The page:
RichQ

's profile
image
Technical Editor

Hi, I'm Rich Quinnell, engineer, writer (threatening to become novelist) and also editor of EE Times' Industrial Control Designline and EDN's Systems Design Center. In my spare time I still review plays (part time drama critic) and still find time to dabble in circuit design for fun.


RichQ

's contributions
  • 09.01.2006
  • Tips for building PXI systems
  • You will have to contact the relevant vendors directly to get data sheets and current pricing information. Those are not anything I keep available. A good place to start for finding vendors is the PXI Systems Alliance - www.pxisa.org/ - which maintains a list of members and the products they offer and can provide you with links to vendors.
  • 11.04.2016
  • Invisible controls you can touch
  • I think that kind of feed back is an exercise left to the system designer. In the case of automotive systems, the developers originally had gesture recognition without any kind of feedback as to hand position. This lets folks feel when they are in the right place, so that's a step forward. And in a VR system, of course, you can see the virtual world; this lets you touch it as well. 2D game systems with only visual feedback on their gesture control tended to make folks exaggerate their motions to activate buttons and other controls because there was no good sense of when their motions were adequate. This gives a physical response to help gauge when you're engaging the system. Yes, it is a bit like reaching for objects in the dark, but it is better than trying to use touchless gesture control in the dark. And we can pretty quickly develop the right body memory when there is tactile feedback like this.
  • 11.04.2016
  • Invisible controls you can touch
  • Yes, I think so. The touch force is sound-generated, and so should penetrate medical gloves, which are typically designed to preserve the sense of touch for surgeons. But that might be a question to put to UltraHaptics to see how they have tested their technology in this application.
  • 10.04.2016
  • Creating JARVIS - Smart microphones enabling the digital butler
  • Jim, I believe he is talking about the applications for Alexa, which Amazon calls "Skills." These are specific tasks Alexa can perform if the user enables them for their device. Some are simple, such as telling Knock-Knock jokes. Others informative such as obtaining status of specific pro ball team activity (Alexa, how are the Mariners doing?) Others provide stock quotes of a portfolio you specify, and so on. Amazon made its API for Alexa open to developers, so that they could expand the range of activities that Alexa could perform in response to word commands. It's one of the benefits of the cloud computing that increased functionality for the device becomes available without the user needing to do anything, not even download software, beyond specifying that they wish to enable a Skill.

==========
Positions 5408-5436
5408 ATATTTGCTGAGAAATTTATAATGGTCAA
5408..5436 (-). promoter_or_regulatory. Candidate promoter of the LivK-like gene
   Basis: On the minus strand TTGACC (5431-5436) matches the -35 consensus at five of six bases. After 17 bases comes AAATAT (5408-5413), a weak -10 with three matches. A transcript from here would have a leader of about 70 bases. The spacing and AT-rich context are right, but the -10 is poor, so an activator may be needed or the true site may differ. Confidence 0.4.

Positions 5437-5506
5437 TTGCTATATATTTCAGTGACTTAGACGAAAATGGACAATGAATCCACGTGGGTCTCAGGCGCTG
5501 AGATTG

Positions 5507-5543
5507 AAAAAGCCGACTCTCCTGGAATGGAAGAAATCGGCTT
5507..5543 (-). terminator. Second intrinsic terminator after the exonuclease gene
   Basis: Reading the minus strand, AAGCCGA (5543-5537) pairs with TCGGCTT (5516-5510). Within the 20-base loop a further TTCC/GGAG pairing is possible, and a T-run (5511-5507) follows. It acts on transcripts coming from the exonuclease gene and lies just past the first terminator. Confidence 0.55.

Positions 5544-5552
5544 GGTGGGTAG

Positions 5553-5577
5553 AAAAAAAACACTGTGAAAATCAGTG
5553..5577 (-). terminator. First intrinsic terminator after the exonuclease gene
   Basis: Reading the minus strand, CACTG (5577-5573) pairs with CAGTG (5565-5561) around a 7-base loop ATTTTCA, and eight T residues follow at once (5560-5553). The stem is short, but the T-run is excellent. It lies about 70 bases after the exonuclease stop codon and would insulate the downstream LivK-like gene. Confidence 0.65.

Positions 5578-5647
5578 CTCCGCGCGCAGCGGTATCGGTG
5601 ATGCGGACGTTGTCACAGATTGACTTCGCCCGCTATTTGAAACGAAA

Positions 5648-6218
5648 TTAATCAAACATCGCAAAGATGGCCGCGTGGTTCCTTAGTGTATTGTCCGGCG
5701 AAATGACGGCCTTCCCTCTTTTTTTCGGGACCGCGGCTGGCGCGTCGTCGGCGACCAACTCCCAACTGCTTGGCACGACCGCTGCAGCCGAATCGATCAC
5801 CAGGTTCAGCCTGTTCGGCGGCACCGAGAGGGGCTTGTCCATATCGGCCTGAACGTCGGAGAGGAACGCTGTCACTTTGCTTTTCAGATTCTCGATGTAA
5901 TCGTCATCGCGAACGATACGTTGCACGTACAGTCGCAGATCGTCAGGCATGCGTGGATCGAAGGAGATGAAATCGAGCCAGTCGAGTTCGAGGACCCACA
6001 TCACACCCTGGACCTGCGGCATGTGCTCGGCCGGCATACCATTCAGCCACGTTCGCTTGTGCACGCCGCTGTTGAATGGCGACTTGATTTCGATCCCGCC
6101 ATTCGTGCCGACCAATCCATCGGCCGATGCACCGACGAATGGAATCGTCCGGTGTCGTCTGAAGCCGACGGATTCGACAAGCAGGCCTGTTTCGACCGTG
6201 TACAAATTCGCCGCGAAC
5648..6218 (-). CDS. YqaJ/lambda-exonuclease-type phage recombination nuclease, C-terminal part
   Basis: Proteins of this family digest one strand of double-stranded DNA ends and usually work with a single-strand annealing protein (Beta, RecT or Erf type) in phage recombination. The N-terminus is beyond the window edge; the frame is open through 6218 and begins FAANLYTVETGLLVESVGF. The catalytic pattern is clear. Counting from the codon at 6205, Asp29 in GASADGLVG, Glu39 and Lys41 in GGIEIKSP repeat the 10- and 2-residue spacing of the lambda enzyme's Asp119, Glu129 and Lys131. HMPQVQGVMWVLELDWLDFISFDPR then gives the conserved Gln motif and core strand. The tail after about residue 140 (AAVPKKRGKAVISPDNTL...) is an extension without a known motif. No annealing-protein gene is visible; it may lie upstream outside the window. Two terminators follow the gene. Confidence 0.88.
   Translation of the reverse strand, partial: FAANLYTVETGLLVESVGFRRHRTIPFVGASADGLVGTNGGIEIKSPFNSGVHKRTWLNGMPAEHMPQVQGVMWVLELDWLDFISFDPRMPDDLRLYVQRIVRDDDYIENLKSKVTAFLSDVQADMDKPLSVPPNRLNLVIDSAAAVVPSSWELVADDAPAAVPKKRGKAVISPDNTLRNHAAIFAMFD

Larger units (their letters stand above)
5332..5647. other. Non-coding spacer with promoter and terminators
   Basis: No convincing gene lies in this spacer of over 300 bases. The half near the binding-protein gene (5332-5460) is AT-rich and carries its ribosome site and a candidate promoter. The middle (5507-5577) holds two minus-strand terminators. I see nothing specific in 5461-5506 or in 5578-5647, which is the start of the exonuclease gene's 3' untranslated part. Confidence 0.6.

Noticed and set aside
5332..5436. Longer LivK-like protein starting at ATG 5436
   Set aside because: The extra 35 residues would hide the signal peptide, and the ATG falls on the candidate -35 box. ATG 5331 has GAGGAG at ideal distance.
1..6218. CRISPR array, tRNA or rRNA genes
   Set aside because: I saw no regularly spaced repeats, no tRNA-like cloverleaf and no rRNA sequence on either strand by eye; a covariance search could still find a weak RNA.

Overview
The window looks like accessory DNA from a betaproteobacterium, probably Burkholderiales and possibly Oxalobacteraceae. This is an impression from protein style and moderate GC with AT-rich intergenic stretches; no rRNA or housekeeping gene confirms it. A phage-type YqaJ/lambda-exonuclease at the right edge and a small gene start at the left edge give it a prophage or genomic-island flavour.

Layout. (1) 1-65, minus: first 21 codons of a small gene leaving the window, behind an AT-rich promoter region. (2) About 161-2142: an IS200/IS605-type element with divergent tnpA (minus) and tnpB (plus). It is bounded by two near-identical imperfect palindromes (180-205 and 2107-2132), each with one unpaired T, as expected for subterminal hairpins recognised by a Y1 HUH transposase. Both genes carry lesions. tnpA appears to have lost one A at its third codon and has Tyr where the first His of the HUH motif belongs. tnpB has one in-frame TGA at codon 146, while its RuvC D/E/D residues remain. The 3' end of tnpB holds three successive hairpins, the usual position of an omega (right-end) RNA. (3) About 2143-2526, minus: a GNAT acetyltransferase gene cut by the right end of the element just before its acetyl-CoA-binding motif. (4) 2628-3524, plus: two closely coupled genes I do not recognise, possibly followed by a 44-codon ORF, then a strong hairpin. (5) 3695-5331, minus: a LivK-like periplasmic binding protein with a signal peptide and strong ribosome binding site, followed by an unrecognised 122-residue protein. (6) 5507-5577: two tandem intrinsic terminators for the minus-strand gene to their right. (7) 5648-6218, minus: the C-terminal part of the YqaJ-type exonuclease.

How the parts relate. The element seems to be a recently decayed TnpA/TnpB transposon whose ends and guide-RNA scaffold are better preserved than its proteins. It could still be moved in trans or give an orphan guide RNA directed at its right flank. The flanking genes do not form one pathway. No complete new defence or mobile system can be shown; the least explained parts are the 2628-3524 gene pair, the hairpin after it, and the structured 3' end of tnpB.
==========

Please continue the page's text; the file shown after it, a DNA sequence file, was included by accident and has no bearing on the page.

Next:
• 09.09.2016
  • 60 years of electronics through the eyes of EDN
  • D'oh! The link to the video is the last thing in the article. At a glance, it looked like an image, but it's the video. More coffee, please... The video is also here stand-alone: http://www.edn.com/education-training/edntv?bclid=870126318001&bctid=5118744500001
  • 09.09.2016
  • 60 years of electronics through the eyes of EDN
  • Oh, duh! The video's the last thing in the article. At a glance, it looked like one more image, but it's the video link. It's also available stand-alone at http://www.edn.com/education-training/edntv?bclid=870126318001&bctid=5118744500001
  • 04.08.2016
  • Autonomous cars someday, autonomous transport now
  • I'm glad I work at home, too. Drivers around here are convinced they can take advantage of everyone. But if folks do start cutting off autonomous cars, the cars will probably start responding by using their cameras to take photos of the offenders and forward them to the police for prosecution, becoming mobile snitches. Probably will flag jay-walkers as well.